Georgia Bulletin

The Newspaper of the Catholic Archdiocese of Atlanta

Learning again how to wait with Mary

By SISTER LORETTA COSTA, Commentary | Published December 22, 2011

Waiting is something I do not do very well. I’m always aware of that, but Advent brings “waiting” to my mind in a very special way.

What were Mary’s thoughts as she waited? She knew all too well that the baby she carried was, oh, so special. He was the one people throughout the ages had been expecting. He would come as a human among us and was the long-awaited Messiah, the Savior of the world and her God.

Did she wonder how she would care for this infant, this gift beyond all understanding? How would her neighbors and friends receive him? How would the divine in her Son manifest itself in the small community of Nazareth?

This banner of the “Advent Mary” hangs at the Shrine of the Immaculate Conception, Atlanta. Commissioned in 2009, it is the work of Marietta artist and Transfiguration Church parishioner Dale Molnar. Photo By Michael Alexander

Her dear Joseph was there, silent, strong and ever loving. He had accepted his role and responsibility in the saga that we now know as Salvation. As the days dwindled down, did Mary, like most mothers, wonder what would happen to her Son? Did she wonder just how he would come to manhood and what his life would hold for him?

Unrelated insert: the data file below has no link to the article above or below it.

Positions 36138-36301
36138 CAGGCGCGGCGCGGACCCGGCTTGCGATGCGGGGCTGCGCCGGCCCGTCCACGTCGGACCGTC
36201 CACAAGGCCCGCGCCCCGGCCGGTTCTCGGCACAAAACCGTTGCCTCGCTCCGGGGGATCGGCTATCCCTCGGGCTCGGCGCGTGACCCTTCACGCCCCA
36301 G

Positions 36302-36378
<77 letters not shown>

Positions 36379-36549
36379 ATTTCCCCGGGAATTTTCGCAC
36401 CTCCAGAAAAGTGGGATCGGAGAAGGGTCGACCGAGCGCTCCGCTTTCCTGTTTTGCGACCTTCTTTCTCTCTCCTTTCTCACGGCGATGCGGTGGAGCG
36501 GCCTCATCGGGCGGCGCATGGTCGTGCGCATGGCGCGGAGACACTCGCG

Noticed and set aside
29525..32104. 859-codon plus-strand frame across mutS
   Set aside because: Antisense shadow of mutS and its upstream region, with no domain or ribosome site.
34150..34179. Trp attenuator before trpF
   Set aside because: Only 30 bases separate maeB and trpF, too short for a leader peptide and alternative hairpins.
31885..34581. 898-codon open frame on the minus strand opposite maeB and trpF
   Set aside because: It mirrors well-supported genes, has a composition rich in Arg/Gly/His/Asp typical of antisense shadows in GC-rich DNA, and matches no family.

When the decree came that all must go to the hometown of their ancestors to register for taxes, how did Mary respond? Was she fearful of the journey, concerned about the end of her pregnancy? If the baby’s birth came about, what would she do? Where would they go so she could deliver the child? Who, besides Joseph, would be there to help her?

As I sat with these thoughts in prayer and quiet, my heart was filled with love, gratitude and peace. Waiting is part of who we are as human beings. Not a day goes by in our lives that we don’t wait for someone or something. We waited to be born, to go to kindergarten then on to grade school and high school. With great anticipation we waited for graduation day and what, we expected, lay beyond. No matter what we do, what we attain, our life is a quest and we must wait for the fruition of our desires.

This Advent I am walking a final journey with my dear sister, Tink. Tink is waiting, not always peacefully, to go home to her God. As I am with her, I feel as if this is my last time to wait with her in her quest for God.

Now, what can I learn from Mary today? I can hope for peace and pray for patience. I can be grateful for those who have lovingly joined me on the journey. At times it has been such a long, wearying journey, but one, as in Mary’s journey, I have had to yield to God’s will. I can ask for strength from our dear Lord when the tears come. I can sit beside Tink and just thank God that she and I have been able to share this end of her journey together. I know, beyond any doubt, that I am never alone in this waiting.

And so as I sing, “O Come, O Come Emmanuel,” I sing not in sadness but in joy, knowing all will come in God’s good time and that we are always in God’s loving hands. I am at peace in the waiting. I know Mary is waiting with me and will show me how to wait for God.

Sister Loretta Costa has been a sister of St. Joseph of Carondelet for 71 years.